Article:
What Drives OCD Symptom Change During CBT Treatment? Temporal Relationships Among Obsessions and Compulsions

Judith M. Laposa, Lance L. Hawley, Kevin J. Grimm, Danielle E. Katz, Neil A. Rector

Research output: Contribution to journalArticlepeer-review

7 Scopus citations


Cognitive behavior therapy (CBT) is an effective treatment for obsessive-compulsive disorder (OCD). However, less is known about how obsessions and compulsions change during treatment, either in tandem, sequentially, or independently. The current study used latent difference score analysis to show path-analytic dynamic modeling of OCD symptom change during CBT. Four competing models of the temporal relationship between obsessions and compulsions were examined: no coupling (obsessions and compulsions are not dynamically related), goal directed (obsessions lead to subsequent changes in compulsions), habit driven (compulsions lead to subsequent changes in obsessions), and reciprocal. Treatment seeking participants (N = 84) with a principal diagnosis of OCD completed 12 weeks of CBT group therapy and completed measures assessing obsession and compulsion severity at pretreatment, Sessions 4 and 8, and end of treatment. Bivariate results supported the goal directed traditional CBT model, where obsession scores are temporally associated with subsequent changes in compulsion scores. These results have implications for theoretical and treatment modelling of obsessions and compulsions in OCD treatment.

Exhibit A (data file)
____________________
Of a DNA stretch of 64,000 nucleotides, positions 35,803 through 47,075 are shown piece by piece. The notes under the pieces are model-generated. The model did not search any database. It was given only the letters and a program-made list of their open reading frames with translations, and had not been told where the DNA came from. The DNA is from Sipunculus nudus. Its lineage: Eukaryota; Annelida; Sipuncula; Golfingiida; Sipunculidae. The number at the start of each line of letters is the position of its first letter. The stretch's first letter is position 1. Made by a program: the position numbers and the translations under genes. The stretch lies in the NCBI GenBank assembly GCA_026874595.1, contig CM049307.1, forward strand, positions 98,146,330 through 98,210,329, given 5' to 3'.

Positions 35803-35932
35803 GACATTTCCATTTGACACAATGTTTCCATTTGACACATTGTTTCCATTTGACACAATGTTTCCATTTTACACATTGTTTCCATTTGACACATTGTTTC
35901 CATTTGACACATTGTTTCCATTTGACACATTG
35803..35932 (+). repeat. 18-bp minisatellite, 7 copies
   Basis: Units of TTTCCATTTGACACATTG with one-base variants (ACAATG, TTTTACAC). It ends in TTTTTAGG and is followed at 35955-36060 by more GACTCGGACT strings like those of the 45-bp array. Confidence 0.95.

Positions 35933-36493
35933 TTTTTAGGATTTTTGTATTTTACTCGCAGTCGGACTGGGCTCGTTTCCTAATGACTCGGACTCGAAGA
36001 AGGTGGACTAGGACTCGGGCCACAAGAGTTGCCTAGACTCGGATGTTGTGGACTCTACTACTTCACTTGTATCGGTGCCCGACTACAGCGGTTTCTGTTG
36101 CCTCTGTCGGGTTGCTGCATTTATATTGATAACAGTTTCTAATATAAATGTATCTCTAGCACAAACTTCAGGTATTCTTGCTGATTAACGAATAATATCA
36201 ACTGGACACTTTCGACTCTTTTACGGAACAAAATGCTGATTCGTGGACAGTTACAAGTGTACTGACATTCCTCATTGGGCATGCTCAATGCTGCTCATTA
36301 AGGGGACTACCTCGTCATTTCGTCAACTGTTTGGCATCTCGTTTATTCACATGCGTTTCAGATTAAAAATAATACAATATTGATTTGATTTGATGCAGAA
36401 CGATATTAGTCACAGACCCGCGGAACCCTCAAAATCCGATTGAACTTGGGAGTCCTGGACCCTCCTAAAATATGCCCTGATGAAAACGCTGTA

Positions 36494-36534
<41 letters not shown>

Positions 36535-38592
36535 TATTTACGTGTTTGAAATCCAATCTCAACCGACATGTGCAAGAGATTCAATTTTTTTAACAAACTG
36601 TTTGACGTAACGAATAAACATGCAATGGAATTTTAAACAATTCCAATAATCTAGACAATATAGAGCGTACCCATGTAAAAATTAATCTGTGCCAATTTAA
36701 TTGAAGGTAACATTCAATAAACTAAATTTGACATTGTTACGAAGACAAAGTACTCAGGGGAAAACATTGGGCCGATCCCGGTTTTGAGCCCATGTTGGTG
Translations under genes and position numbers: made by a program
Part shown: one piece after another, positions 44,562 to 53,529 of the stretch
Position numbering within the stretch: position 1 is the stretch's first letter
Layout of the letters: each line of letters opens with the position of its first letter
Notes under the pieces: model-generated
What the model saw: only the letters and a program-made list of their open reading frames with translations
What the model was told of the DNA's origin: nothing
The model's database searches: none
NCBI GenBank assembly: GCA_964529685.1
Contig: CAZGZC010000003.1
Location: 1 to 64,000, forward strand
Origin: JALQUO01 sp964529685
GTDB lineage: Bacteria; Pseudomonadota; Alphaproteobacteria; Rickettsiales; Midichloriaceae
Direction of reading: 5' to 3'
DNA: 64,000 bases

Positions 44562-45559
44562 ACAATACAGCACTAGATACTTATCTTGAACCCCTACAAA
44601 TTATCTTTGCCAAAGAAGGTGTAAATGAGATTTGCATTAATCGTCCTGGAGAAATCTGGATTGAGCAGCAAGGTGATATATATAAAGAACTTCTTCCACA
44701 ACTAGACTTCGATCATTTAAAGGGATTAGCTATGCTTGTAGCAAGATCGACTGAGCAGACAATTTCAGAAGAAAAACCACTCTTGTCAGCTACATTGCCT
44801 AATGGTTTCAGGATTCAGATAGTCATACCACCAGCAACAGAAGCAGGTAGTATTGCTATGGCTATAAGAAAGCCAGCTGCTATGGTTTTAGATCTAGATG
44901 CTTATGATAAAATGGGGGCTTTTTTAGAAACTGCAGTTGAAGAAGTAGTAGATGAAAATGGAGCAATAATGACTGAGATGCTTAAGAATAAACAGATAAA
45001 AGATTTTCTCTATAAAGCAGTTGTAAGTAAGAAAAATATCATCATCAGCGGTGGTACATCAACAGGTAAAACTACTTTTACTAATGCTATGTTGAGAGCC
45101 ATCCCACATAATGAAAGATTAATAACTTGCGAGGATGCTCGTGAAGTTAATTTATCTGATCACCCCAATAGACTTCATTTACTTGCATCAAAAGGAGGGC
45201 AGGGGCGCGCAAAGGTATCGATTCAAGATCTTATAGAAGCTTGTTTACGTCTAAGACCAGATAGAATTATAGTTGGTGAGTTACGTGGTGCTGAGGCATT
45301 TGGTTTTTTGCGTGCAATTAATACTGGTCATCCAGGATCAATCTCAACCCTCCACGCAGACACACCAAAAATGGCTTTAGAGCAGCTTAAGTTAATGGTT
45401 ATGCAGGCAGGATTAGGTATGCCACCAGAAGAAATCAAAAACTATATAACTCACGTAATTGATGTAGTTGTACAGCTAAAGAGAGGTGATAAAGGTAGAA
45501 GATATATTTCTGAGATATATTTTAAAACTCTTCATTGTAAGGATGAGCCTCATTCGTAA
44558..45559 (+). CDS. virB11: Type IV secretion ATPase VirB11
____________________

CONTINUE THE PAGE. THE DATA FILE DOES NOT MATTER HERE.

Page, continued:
Original languageEnglish (US)
Pages (from-to)87-100
Number of pages14
JournalBehavior Therapy
Issue number1
StatePublished - Jan 2019


  • cognitive behavior therapy
  • compulsion
  • obsession
  • obsessive-compulsive disorder

ASJC Scopus subject areas

  • Clinical Psychology


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